"The whole charm of this place is that there aren't great surges of people, the way you have in New York, along Fifth Avenue," said one merchant. "Maybe it looks like I'm against progress, but it wouldn't be progress. It would just be the end of Georgetown as we know it."
For many Georgetowners, the nearest Metro stop, at 23rd and I Streets in Foggy Bottom, as much as a mile away, is plenty near enough. "It would be easy to walk there," pointed out Capt. Peter Belin, another Georgetown civic leader, "and in case you've forgotten, walking around Georgetown is kind of fun."
The other argument advanced by longtime residents is that a subway would be a redundant commuting tool for them if they work downtown or on Capitol Hill. Georgetown is honeycombed with bus routes that go crosstown, and has been for years. They are popular, and they wouldn't be popular if they weren't at least somewhat efficient.
What of the fact that Metro could carry Georgetowners to National Airport five minutes faster and $3.50 cheaper than cabs? "It wouldn't work," said Mrs. Hinton. "What would I do with my luggage?" And what if she suddenly got an itch to go to the downtown Woodie's, where Metro stops in the basement? "I'd take the bus."
It wasn't just Georgetowners who couldn't see the wisdom of Metro in the early sixties. According to Charles H. Conrad, executive director of the National Capital Planning Commission, only one staff study ever included a Georgetown stop, and it bit the dust early.
"A subway would have wrecked Georgetown," said Conrad. "It was not so much a transit decision as a historic and land use decision."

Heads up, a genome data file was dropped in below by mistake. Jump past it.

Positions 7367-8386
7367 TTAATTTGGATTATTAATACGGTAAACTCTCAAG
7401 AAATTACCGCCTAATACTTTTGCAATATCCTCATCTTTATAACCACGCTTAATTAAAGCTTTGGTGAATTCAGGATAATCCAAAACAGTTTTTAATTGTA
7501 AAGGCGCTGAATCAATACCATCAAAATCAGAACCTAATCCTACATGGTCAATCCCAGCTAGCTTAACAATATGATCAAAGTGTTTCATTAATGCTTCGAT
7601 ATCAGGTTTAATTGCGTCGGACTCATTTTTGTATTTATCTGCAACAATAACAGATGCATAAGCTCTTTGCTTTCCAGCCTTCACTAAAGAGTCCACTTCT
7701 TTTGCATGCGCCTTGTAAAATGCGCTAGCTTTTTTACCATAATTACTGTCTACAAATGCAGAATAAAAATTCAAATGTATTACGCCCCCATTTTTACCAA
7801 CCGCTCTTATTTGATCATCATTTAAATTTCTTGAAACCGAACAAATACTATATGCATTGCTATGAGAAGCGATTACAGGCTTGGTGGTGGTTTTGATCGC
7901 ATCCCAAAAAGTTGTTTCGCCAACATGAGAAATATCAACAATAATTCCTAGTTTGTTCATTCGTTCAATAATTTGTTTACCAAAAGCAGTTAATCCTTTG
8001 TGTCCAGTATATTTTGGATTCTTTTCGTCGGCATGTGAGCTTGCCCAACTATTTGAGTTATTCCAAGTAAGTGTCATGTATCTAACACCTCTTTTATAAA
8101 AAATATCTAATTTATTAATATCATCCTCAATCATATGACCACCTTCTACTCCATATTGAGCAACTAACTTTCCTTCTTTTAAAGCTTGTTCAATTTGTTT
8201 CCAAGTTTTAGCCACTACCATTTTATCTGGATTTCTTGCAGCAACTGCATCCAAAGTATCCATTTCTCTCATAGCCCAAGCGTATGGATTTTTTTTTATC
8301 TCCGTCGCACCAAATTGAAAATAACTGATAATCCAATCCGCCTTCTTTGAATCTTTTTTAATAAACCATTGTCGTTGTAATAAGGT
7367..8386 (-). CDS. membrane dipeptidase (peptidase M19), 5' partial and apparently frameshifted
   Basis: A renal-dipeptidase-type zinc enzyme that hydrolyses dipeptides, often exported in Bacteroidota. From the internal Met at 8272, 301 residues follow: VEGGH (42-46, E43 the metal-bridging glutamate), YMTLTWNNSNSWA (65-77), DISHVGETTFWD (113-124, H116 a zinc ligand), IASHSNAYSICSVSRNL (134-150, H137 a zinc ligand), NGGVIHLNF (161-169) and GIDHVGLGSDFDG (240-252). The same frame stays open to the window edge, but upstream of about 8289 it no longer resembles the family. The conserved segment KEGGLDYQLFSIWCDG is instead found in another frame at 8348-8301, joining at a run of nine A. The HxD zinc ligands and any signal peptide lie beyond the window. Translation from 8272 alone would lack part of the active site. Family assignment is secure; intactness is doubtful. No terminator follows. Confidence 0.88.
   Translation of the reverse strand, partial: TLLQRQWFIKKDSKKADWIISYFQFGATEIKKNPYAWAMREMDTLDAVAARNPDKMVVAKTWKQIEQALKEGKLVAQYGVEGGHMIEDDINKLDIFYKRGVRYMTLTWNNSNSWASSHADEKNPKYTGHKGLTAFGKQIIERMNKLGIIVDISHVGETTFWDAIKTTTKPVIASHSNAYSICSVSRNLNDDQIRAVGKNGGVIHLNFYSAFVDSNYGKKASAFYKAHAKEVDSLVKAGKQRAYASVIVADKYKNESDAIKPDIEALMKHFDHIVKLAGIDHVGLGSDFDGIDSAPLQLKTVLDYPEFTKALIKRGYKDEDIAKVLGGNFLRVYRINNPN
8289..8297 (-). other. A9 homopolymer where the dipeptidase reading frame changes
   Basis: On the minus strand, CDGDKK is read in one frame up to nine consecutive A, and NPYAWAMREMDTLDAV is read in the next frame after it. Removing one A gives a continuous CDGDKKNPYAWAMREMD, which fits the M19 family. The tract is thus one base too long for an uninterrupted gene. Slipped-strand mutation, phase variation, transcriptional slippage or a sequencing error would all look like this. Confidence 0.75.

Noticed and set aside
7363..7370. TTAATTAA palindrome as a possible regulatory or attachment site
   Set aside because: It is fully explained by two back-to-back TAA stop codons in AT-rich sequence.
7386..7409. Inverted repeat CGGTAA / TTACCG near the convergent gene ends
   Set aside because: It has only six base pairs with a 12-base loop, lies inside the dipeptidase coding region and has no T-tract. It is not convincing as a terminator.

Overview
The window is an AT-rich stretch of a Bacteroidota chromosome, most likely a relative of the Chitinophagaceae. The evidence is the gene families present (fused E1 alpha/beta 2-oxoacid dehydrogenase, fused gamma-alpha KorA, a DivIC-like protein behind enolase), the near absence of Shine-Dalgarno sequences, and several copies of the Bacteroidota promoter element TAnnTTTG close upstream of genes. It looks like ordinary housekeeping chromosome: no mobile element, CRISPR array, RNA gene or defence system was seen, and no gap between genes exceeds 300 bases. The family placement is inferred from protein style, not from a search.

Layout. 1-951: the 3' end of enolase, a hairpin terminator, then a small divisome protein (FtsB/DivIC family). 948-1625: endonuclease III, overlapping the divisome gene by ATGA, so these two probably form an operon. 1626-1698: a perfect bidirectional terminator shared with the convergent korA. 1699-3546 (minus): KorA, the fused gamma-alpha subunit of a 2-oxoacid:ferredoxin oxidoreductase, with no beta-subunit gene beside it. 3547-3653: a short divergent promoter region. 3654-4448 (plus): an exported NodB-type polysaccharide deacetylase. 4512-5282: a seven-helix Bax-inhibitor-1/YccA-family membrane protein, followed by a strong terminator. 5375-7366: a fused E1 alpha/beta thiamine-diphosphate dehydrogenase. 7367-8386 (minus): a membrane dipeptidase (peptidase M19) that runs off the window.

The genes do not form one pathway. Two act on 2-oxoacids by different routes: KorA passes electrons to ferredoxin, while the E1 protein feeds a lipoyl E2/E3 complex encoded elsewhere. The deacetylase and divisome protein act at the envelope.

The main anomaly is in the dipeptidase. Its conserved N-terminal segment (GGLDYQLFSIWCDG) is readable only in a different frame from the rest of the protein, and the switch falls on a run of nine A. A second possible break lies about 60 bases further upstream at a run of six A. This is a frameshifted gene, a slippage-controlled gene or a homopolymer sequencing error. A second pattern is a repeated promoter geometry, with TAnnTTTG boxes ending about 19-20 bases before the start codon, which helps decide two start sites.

Veteran Metro staffers report that a Georgetown stop was rejected by them equally early. Not only were the buildings frail, But tunneling would have been staggeringly expensive, and the River Road corridor would not have fed as many suburban customers into a key Northwest Washington line as the Rockville Pike corridor that was chosen.
There was also considerable doubt about whether a subway would have been legal. An act of Congress designates Georgetown a historic preserve, and provides that all new buildings must blend architecturally with those already there.
Nor is Georgetown's nondesire for a subway unprecedented.
Objections from residents of a single neighborhood got the Stadium-Armory entrance-way moved. The exact fashion in which the unfinished Shady Grove line will cross from Connecticut to Wisconsin Avenue was changed no less than six times.
Actually, a tip of the cap is due Metro for paying such careful attention to community will. It would be offensive to have a subway - and subway construction - shoved down the throat of a community. At least, for a change, the boys with the money and the power listened.
But what has Georgetown done to itself? Have business and citizen groups perhaps been penny wise and pound foolish?
They might well think so a few years down the road, especially if it turns out that they have traded brief freedom from bulldozers for the crush of more and more cars.